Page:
How do domestic and international politics influence the economic relations between states, and vice versa? This course considers the role that governments and institutions play in the movement of goods, wealth, money, and people across borders. Sometimes political actors can intervene to improve the efficiency or equity of international markets, but sometimes self-interest can give rise to worse outcomes. This course explores topics such as globalization, trade, monetary relations, international institutions, debt, foreign direct investment, development, international migration, and the environment. Emphasis will be on understanding current events, including the recent trade war and sanctions.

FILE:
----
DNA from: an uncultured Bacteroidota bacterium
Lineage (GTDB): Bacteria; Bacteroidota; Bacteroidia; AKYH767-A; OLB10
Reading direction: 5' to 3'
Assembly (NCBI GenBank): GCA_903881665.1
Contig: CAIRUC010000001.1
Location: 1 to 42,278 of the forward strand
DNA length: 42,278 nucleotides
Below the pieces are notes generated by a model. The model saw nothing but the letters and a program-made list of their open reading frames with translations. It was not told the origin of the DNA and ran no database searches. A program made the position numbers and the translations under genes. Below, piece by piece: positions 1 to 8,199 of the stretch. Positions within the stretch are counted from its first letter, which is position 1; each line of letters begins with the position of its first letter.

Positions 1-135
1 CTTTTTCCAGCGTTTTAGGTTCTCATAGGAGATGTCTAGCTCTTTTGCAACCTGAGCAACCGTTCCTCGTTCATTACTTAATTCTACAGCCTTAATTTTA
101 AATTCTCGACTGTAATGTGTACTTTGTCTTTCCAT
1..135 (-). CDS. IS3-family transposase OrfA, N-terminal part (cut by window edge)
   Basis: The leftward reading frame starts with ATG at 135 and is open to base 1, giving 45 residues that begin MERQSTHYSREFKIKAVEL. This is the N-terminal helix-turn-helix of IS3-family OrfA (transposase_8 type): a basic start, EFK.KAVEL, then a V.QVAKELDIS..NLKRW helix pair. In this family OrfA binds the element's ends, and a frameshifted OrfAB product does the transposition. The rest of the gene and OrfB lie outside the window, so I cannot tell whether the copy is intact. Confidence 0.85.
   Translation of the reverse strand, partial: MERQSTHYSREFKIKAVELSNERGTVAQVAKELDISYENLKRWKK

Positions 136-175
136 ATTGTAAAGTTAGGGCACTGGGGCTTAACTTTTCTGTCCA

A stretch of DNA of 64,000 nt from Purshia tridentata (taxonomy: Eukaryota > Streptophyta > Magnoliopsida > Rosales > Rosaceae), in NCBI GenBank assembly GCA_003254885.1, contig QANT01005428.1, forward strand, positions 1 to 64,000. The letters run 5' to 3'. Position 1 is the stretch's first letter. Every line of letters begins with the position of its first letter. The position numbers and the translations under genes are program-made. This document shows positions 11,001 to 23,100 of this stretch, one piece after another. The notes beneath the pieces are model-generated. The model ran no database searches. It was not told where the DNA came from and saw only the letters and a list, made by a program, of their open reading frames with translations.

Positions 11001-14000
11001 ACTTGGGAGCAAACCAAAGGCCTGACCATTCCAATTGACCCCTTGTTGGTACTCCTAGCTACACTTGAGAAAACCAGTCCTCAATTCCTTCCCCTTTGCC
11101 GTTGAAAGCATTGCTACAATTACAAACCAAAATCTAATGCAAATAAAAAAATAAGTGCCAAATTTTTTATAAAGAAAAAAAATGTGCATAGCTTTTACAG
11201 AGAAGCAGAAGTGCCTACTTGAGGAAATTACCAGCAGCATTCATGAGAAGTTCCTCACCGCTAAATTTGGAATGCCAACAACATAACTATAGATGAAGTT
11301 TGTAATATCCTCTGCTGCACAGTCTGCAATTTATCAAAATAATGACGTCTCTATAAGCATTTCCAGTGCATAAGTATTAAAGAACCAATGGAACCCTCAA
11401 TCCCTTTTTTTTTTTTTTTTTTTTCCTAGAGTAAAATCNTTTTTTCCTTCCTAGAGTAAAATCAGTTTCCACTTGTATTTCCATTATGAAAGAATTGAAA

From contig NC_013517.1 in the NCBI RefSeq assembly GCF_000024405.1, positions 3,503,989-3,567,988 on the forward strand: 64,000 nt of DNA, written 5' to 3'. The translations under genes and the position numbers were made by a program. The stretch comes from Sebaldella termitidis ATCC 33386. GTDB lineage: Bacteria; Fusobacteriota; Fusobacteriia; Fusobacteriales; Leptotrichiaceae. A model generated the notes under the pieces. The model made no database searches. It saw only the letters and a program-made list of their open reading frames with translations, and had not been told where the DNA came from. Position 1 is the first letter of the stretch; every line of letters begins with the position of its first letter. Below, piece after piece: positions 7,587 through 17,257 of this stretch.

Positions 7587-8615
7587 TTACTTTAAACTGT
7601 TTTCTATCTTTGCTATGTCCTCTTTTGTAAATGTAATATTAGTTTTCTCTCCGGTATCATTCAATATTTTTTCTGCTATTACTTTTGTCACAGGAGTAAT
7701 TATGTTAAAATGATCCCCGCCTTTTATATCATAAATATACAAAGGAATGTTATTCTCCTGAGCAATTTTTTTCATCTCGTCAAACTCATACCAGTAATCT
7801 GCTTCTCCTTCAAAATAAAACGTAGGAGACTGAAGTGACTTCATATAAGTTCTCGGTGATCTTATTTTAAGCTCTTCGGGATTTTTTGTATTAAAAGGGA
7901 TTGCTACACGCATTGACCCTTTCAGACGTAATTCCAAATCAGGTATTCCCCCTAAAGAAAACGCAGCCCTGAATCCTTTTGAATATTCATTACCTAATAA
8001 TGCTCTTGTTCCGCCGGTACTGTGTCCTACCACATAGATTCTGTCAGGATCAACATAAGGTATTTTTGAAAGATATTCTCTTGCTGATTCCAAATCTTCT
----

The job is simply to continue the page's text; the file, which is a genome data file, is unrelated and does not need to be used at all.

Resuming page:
Throughout this course, students will learn about survey research, statistical analysis, and interviews. They will also learn how to form a research question, conceptualize and measure variables, develop testable hypotheses, and select an appropriate case/unit of analysis. These skills may be especially helpful for students who pursue an honors thesis or other original research project.